"My lord," she said at last, and with a courage which steadied her affrighted and perturbed innocence, "you are eloquent, you are fruitful of flattery, of those things which have, I doubt not, served you well in your day. But, if you see your way to a better life, it were well you should choose one of nobler mould than I. I am not made for sacrifice, to play the missioner and snatch brands from the burning. I have enough to do to keep my own feet in the ribbon-path of right. You must look elsewhere for that guardian influence which is to make of you a paragon."

"No, no," he answered sharply, "you think the game not worth the candle —you doubt me and what I can do for you; my sincerity, my power you doubt."

"Indeed, yes, I doubt both," she answered gravely, "for you would have me believe that I have power to lead you. With how small a mind you credit me! You think, too, that you sway this kingdom; but I know that you stand upon a cliff's edge, and that the earth is fraying 'neath your tread. You dare to think that you have power to drag down with you the man who honours me with—"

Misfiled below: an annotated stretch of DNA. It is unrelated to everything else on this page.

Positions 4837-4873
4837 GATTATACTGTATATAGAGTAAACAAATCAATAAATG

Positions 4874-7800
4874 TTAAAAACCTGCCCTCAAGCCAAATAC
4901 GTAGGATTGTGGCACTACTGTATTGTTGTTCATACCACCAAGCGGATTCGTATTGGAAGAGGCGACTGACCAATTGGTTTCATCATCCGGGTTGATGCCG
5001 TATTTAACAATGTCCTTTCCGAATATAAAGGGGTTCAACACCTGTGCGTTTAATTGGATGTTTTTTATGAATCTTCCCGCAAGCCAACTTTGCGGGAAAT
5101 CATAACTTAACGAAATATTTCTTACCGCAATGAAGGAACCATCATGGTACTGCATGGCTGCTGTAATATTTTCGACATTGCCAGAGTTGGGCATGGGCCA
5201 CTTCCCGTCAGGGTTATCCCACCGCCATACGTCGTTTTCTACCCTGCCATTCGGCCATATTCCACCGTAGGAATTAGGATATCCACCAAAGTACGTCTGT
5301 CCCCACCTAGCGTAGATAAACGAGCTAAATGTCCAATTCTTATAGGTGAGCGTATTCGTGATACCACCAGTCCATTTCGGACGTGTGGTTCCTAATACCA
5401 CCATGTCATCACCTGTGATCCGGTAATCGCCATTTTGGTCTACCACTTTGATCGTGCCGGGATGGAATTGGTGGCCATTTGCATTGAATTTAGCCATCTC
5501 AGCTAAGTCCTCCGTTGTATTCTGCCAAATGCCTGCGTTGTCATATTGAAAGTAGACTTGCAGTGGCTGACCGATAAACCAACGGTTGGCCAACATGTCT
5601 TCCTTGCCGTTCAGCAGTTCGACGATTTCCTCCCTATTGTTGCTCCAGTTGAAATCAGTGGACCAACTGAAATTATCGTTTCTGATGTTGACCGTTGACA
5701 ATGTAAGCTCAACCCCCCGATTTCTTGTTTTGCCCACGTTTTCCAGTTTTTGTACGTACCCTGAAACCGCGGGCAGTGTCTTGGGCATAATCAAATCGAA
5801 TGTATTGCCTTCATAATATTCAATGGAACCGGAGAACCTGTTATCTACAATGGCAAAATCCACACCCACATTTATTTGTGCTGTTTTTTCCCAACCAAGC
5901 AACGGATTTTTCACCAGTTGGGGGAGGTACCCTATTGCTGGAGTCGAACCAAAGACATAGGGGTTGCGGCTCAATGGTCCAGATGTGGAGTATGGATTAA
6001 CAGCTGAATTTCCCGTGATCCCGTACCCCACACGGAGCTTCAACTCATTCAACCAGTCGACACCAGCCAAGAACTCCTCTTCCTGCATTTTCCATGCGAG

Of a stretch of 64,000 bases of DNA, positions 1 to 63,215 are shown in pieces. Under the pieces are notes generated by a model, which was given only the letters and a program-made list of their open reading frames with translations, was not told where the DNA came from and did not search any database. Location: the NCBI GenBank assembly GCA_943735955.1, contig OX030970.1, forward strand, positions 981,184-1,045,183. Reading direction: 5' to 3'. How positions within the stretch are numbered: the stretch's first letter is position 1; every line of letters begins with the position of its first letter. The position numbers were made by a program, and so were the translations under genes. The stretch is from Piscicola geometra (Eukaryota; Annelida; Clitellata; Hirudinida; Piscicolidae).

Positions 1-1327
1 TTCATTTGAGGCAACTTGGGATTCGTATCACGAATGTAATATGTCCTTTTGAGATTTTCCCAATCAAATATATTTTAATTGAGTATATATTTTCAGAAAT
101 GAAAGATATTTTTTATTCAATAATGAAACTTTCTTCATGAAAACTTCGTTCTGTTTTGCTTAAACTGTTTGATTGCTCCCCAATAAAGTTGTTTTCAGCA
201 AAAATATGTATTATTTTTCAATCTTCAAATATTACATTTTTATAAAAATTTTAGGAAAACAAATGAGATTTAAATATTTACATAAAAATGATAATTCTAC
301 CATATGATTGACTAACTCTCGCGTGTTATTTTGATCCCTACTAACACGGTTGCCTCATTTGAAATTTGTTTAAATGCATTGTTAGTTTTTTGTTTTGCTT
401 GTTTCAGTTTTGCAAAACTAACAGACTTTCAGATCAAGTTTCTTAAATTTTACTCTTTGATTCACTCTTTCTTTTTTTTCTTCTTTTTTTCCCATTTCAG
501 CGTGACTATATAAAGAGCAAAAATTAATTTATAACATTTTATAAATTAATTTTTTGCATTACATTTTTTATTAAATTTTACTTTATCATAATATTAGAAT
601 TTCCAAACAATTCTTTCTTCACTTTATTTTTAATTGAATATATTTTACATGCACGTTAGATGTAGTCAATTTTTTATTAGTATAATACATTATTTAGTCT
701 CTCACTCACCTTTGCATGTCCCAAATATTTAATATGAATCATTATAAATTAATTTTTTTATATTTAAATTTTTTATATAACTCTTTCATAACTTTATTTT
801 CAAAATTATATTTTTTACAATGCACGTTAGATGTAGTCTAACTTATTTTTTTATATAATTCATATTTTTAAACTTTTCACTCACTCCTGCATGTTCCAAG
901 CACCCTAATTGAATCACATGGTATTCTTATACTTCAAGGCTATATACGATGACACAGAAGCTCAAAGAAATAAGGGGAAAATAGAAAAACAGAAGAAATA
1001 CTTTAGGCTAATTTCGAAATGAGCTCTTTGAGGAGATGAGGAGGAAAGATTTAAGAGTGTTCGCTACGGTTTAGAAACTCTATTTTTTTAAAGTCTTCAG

"With his love, you'd say. Yet he will leave you fretting out your soul until the sharp-edged truth cuts your heart in twain. Have you no pride? I care not what you say of me—say your worst, and I will not resent it, for I will still prove that your way lies with me."

She gave a bitter sigh, and touched her forehead with trembling fingers. "If words could prove it, I had been convinced but now, for they are well devised, and they have music too; but such a music, my lord, as would drown the truth in the soul of a woman. Your words allure, but you have learned the art of words. You yourself—oh, my lord, you who have tasted all the pleasures of this world, could you then have the heart to steal from one who has so little that little which gives her happiness?"

"You know not what can make you happy—I can teach you that. By God's Son! but you have wit and intellect and are a match for a prince, not for a cast off Camisard. I shall ere long be Lord—Lieutenant of these Isles-of England and Ireland. Come to my nest. We will fly far —ah, your eye brightens, your heart leaps to mine—I feel it now, I—"